Music Issue 201:Built to play

Kevin Ratterman creates a new space to make and record music

For eight years, Kevin Ratterman operated a recording studio, The Funeral Home, on the second floor of his family’s actual funeral home, recording or producing for My Morning Jacket, Young Widows, Ben Sollee, Daniel Martin Moore and Coliseum, as well as his own bands Elliott and Wax Fang.

“I’m super thankful to my dad for letting me be there,” he says. “But the fact of the matter is that there is a business downstairs, and it’s not possible to run a studio out of the second floor of a business. I’d have bands coming from out of town and have to tell them, ‘We can’t start until 5 o’clock’ … it was just asking a lot of the people I work with to stay up till 4 in the morning.”

Recently, he’s been recording in a church gymnasium while preparing to open a new studio. He’s building it from the inside out with help from friend Adam Kramer. “We’re both Pisces,” Ratterman says, “so we’re bad at planning things out. We’ll come together and look at a wall, and Adam will ask, ‘How many 2x4s do you think we need?’ ‘Oh, let’s start with 2,000.’ ‘Oh, that went quick.’ So we’ve just kind of been designing everything on the fly.”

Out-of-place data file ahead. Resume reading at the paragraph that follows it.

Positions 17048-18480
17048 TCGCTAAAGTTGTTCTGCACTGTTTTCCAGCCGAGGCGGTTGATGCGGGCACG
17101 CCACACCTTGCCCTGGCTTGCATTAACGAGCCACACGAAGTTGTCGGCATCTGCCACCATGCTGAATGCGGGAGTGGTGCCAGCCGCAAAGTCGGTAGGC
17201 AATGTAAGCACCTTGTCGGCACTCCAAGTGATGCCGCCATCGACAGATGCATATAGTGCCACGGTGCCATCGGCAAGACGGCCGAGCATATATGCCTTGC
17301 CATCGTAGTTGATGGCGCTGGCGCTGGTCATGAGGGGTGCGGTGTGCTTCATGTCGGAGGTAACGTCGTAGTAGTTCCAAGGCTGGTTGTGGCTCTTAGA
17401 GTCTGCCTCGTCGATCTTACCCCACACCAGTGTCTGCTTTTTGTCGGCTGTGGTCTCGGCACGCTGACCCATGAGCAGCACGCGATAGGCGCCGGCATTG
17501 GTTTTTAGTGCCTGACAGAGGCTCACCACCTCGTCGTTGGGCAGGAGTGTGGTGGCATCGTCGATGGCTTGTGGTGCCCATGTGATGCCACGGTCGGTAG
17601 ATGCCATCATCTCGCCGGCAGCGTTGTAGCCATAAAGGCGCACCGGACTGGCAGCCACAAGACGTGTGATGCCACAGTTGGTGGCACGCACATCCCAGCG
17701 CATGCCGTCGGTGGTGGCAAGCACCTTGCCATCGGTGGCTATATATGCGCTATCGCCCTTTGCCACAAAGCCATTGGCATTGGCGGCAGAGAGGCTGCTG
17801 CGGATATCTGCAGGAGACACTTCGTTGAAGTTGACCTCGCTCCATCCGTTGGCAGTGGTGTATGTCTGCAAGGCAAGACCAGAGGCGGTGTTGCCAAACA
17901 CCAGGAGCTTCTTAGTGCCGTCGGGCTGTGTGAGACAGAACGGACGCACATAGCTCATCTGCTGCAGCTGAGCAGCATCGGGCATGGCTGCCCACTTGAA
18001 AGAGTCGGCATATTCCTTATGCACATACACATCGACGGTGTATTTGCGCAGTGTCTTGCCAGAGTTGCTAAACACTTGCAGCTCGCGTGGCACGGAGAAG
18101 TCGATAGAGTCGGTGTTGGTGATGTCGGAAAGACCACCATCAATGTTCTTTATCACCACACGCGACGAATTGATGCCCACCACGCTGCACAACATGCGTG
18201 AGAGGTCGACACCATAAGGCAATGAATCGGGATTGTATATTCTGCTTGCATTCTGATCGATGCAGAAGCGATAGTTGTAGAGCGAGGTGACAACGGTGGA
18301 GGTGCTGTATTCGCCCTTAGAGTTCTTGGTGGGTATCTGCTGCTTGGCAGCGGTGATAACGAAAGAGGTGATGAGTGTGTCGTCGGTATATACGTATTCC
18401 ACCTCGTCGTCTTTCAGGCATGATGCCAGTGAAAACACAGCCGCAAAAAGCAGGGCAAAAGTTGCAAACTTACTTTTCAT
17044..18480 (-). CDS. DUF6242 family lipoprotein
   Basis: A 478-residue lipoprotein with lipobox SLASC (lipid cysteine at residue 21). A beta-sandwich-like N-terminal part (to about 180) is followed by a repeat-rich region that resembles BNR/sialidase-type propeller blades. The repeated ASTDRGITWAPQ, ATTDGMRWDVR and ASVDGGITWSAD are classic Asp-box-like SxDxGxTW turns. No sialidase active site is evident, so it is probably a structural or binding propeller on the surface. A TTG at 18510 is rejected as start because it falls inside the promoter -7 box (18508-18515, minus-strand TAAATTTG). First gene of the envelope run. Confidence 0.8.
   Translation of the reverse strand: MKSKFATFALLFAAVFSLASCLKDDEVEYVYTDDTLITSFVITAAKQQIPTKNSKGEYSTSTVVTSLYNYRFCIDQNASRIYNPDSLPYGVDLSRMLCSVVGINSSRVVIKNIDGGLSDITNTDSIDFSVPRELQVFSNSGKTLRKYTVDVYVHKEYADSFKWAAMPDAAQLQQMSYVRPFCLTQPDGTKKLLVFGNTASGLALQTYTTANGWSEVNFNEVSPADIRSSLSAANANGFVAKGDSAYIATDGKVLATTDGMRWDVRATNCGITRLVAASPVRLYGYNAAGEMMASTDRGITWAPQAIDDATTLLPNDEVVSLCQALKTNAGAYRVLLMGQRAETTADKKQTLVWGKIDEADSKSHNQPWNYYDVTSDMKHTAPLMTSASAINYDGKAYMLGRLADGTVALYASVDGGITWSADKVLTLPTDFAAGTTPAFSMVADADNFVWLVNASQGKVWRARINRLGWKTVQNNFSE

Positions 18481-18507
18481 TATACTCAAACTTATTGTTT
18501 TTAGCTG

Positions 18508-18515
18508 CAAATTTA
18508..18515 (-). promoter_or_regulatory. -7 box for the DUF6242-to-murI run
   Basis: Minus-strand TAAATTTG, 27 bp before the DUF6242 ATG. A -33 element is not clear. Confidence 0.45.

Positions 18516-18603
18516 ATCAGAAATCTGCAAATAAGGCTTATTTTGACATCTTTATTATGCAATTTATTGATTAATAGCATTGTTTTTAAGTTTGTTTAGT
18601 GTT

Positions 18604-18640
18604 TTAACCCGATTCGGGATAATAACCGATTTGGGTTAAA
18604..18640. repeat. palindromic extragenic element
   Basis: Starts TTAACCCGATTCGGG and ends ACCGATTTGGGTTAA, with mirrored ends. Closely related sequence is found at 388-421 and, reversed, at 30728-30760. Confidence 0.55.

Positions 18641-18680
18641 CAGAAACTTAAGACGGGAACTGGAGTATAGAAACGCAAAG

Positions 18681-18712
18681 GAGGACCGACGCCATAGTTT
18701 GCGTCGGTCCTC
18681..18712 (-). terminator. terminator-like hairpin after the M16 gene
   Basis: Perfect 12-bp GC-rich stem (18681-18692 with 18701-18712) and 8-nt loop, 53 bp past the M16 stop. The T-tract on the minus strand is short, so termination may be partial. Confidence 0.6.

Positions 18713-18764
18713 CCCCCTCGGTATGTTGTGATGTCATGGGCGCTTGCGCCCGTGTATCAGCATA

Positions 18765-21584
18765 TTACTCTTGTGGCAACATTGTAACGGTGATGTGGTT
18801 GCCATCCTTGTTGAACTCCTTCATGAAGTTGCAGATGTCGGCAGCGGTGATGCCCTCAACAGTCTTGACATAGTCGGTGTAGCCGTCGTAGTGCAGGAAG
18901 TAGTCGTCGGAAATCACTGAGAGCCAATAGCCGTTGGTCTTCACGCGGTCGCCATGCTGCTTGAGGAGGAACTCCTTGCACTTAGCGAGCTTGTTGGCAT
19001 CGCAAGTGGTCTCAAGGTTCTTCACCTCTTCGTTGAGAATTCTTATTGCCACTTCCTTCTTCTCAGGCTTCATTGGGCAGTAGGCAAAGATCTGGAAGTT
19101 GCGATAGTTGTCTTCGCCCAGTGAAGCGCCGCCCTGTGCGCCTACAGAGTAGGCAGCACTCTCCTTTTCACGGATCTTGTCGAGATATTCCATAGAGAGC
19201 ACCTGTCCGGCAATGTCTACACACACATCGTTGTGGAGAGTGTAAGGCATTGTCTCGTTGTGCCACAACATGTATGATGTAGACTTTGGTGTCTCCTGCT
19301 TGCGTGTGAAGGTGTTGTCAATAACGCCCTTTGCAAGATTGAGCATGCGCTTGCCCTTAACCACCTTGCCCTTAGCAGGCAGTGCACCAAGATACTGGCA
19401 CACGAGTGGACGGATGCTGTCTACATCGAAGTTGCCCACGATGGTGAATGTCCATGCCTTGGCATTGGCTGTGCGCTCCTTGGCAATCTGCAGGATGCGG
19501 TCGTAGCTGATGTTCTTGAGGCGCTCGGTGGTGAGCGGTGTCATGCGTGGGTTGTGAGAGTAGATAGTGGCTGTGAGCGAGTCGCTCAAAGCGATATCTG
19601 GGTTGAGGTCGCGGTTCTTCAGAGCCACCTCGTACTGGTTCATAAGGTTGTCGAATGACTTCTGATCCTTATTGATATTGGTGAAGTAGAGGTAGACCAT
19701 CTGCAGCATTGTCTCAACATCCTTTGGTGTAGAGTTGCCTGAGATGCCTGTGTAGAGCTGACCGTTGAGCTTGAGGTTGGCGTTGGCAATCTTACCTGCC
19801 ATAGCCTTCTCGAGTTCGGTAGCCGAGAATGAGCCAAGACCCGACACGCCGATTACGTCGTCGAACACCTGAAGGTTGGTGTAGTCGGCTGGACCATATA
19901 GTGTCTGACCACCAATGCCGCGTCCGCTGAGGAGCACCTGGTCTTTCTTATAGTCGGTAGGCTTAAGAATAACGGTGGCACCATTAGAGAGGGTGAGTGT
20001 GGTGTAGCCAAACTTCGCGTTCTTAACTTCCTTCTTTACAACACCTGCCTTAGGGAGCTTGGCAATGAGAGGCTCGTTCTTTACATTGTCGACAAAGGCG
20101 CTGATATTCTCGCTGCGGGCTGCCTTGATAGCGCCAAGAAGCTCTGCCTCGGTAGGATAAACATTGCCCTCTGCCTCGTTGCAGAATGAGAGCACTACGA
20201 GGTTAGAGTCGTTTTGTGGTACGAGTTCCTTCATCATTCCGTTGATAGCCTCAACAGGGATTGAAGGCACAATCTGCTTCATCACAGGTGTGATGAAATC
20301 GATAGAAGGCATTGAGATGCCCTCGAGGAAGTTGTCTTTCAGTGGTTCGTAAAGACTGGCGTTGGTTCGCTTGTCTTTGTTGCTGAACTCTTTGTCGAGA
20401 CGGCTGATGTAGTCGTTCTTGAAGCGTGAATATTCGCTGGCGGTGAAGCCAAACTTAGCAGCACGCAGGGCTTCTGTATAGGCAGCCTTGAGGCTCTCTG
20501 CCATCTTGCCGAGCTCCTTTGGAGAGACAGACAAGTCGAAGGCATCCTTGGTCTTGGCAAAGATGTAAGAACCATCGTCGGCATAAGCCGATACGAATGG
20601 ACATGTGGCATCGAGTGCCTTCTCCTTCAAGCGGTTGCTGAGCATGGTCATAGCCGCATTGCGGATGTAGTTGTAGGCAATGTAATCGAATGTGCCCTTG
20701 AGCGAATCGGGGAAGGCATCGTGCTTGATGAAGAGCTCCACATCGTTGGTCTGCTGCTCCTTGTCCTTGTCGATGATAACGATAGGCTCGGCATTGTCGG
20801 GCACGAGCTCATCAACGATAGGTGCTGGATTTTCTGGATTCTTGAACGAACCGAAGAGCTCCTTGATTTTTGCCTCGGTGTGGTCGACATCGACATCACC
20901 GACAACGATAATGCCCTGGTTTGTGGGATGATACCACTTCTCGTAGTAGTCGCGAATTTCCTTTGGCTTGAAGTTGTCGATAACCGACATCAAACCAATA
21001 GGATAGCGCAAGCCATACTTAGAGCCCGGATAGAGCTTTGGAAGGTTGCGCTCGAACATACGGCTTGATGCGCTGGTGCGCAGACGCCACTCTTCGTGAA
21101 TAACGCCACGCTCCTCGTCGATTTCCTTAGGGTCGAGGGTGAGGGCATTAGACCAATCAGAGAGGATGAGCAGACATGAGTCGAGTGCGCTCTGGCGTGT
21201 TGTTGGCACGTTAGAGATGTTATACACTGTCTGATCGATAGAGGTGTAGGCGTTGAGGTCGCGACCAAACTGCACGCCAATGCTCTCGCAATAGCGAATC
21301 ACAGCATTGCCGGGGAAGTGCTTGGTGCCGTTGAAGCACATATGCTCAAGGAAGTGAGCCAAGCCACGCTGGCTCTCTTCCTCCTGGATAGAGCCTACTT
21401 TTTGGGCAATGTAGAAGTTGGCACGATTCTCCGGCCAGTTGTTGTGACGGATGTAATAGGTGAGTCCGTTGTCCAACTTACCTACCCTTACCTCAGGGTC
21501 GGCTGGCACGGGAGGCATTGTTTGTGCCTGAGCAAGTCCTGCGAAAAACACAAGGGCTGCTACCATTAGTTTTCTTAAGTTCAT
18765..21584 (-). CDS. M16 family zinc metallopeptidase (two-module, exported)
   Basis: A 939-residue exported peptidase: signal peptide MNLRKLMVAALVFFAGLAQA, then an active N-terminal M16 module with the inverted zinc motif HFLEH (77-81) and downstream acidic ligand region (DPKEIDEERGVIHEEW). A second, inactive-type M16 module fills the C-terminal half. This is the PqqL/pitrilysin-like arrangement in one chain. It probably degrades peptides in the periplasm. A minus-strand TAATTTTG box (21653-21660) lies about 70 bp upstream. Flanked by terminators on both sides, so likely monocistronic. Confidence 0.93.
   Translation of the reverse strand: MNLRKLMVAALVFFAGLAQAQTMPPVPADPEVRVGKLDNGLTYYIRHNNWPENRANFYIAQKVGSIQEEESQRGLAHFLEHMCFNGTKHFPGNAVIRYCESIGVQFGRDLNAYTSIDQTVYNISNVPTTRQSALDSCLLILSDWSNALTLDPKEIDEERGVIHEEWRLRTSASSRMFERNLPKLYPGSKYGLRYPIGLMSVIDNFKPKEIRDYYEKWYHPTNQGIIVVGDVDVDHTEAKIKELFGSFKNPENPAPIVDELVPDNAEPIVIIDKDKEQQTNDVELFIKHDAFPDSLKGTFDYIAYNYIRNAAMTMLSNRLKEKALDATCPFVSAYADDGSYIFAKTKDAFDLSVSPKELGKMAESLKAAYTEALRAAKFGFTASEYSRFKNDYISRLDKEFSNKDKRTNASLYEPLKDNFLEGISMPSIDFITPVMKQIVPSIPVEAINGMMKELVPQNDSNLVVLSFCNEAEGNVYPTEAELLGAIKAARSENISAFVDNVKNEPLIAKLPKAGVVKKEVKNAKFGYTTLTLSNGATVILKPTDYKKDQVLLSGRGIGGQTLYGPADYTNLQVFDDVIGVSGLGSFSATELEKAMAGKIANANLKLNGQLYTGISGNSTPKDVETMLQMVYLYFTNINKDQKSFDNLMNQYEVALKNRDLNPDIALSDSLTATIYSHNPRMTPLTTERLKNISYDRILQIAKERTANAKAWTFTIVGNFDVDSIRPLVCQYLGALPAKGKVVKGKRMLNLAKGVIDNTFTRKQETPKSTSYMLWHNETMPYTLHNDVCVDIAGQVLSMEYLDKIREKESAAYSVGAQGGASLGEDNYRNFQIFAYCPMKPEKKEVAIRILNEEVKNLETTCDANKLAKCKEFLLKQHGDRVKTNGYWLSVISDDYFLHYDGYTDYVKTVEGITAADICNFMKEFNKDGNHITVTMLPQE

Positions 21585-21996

They’ve been using as much recycled material for the new space as possible. “I’ve always worked in houses and older spaces, so my biggest fear was getting in here and having it feel like a warehouse, and then doing all this construction and having everything feeling new and shiny,” Ratterman says. “How do we make it feel old and fucked up and cozy and weird?”

The transition from the “com-partmentalization of the Funeral Home” — where each instrument had to be placed in its own room — to a wide open yet intimate space is a welcome change. At the Funeral Home, “There was no eye contact. This place is all about line of sight. The musicians can all be in one room and be able to look at each other in the eye,” Ratterman says.

“There are plenty of places with great gear and enough adequate stuff, but to find a place where you can track a lot of things live, and having a lot of options, from playing live to doing isolation — this is a place where we have all of those options. You can record a 10-piece band, no problem, and everyone’s got space.”

Inside the unfinished space, two plush tiger heads hang over what will become the sound booth. The kitschy costume pieces are mementos from a Wax Fang show at the Lexington club The Dame on its last night of operation.

It was a frustrating night for Ratterman, who was planning to make a live record of the performance using his gear. His day began at 6 a.m., “so excited,” but computer problems resulted in multiple back-and-forth trips between the super-region cities, bringing a dejected Ratterman back to Lexington just in time to walk on stage.

“It was one of our best shows ever, and we couldn’t record it,” he laments. “On the way home, I was so bummed. The guys found these heads at a gas station, and they bought them for me as a consolation prize. (My Morning Jacket leader) Jim (James) has since fallen in love with them and has his own now. They played Red Rocks, had them on stage, and somebody stole them. His mom drove around the country and ended up replacing them all.”

Ratterman and his tigers plan to be open for recording in mid-August.